Turkey’s main opposition Republican People’s Party (CHP) will support draft legislation by the ruling party that would strip lawmakers of their immunity from prosecution, CHP leader Kemal Kilicdaroglu said on Wednesday night.
President Tayyip Erdogan has repeatedly called for deputies of the pro-Kurdish People’s Democratic Party (HDP) to face prosecution, accusing them of being an extension of the outlawed militant group, the Kurdistan Workers Party (PKK).
Kilicdaroglu told broadcaster CNN Turk his party would support the proposal, even though he said it would be contrary to the constitution.
“A measure which is against the constitution has been put forward. We know that, but we will say ‘Yes’ to it,” he said in an interview, adding that nobody should have immunity from prosecution, without giving details.
HDP deputies have criticized Turkey’s large-scale security operations in its mainly Kurdish southeast, where violence has surged since the collapse of a two-year ceasefire with the PKK militants last summer.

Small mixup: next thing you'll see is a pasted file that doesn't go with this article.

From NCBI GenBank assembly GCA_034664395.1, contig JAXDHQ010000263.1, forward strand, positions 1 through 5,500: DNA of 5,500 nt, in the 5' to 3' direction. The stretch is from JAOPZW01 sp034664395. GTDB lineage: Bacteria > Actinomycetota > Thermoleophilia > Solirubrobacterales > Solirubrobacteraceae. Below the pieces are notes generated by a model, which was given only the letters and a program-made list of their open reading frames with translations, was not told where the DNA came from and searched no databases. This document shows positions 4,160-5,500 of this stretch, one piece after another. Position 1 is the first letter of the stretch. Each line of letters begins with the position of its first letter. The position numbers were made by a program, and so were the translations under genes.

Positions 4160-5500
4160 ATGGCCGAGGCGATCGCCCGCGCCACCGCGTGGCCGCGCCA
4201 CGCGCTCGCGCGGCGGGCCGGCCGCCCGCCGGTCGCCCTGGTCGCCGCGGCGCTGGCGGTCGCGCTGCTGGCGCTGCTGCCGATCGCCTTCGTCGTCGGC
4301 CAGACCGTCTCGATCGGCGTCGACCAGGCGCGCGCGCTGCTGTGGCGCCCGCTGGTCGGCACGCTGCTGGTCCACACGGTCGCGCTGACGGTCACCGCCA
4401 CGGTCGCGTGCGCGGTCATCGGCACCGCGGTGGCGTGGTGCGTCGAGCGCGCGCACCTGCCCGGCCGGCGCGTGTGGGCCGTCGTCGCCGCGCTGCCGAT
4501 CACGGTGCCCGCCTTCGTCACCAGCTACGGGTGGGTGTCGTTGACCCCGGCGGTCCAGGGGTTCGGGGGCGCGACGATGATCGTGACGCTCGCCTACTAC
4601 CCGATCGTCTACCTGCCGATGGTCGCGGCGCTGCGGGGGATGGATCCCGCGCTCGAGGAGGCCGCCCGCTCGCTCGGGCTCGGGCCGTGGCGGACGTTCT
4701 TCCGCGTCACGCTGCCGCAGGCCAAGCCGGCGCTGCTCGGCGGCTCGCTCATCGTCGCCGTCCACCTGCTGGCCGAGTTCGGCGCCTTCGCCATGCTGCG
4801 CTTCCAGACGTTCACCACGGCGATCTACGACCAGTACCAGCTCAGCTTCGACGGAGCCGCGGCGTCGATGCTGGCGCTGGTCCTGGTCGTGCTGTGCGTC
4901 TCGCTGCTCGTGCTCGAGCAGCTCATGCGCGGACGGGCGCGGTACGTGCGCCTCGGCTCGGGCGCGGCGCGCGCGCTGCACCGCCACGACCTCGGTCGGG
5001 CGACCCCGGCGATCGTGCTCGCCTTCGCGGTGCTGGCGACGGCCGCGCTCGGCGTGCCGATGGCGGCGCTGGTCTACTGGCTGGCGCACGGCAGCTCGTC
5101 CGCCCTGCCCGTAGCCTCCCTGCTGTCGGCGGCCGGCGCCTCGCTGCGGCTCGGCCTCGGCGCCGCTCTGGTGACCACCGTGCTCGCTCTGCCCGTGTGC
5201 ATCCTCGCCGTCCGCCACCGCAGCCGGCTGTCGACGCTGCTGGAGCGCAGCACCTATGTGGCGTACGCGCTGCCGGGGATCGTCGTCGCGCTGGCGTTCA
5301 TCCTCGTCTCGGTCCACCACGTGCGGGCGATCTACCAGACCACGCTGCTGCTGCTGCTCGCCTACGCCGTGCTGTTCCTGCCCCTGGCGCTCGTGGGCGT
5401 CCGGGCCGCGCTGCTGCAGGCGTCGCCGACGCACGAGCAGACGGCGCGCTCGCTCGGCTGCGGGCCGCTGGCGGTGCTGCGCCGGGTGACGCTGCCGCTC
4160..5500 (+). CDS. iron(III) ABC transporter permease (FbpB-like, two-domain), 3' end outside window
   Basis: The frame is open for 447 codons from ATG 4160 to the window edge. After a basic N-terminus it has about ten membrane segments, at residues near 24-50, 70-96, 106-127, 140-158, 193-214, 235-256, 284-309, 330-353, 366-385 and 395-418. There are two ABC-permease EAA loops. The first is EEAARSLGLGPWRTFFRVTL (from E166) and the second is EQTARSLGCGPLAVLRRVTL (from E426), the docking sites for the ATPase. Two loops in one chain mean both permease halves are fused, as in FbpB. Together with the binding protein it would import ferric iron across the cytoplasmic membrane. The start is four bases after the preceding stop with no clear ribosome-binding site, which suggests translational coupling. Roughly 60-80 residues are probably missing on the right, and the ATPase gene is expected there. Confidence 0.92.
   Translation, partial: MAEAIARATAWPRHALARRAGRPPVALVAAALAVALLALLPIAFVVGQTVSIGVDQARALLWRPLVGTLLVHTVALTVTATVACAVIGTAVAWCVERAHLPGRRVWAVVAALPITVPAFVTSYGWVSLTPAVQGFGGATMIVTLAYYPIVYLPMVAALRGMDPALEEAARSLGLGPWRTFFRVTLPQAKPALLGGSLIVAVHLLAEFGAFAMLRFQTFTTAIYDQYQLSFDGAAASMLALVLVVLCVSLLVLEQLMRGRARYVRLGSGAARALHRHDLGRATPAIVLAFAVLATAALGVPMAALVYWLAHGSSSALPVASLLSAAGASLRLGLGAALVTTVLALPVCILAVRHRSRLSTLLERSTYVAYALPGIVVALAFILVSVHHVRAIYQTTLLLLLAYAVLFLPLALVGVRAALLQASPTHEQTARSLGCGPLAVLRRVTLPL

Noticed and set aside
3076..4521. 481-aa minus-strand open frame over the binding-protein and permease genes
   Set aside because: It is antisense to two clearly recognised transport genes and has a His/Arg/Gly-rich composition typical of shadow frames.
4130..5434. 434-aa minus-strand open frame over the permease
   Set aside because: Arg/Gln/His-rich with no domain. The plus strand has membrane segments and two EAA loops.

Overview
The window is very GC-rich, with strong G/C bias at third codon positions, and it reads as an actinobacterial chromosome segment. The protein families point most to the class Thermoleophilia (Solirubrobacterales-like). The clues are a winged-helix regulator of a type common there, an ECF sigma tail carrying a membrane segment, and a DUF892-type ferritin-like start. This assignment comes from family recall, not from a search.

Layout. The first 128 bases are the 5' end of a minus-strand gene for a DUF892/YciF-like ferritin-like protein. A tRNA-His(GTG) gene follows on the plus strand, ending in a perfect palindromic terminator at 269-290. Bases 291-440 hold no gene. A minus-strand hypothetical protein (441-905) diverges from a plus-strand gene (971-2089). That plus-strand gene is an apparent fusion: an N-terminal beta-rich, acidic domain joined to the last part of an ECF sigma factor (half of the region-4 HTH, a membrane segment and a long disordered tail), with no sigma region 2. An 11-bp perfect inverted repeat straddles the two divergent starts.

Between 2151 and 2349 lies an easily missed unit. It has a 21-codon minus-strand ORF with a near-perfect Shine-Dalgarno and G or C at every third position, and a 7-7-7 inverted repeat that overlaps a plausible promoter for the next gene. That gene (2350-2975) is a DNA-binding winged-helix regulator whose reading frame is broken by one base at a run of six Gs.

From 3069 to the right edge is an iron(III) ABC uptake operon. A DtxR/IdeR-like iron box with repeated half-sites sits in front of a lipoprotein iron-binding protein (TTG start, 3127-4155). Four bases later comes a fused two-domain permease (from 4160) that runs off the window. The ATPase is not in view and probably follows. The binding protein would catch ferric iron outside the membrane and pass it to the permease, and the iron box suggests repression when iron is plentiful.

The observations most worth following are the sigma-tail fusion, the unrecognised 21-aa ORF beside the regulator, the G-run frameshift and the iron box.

The HDP criticism has fueled Turkish nationalist calls to prosecute politicians seen as close to the PKK, which is listed as a terrorist organization by Turkey and its Western allies.
All 316 AK Party lawmakers signed Tuesday’s draft proposal, party officials have told Reuters. Lawmakers in Turkey are normally protected from prosecution.
For the AK Party proposal to be accepted without the need for a referendum, it must win the support of 367 MPs in the 550-seat assembly. The CHP has 133 seats.
The HDP is the subject of more than half of some 550 dossiers in parliament calling for the lifting of immunity from prosecution.
The HDP gained 59 lawmakers in last year’s parliamentary election after clearing the 10 percent threshold to enter the assembly. It is the third largest party in the parliament.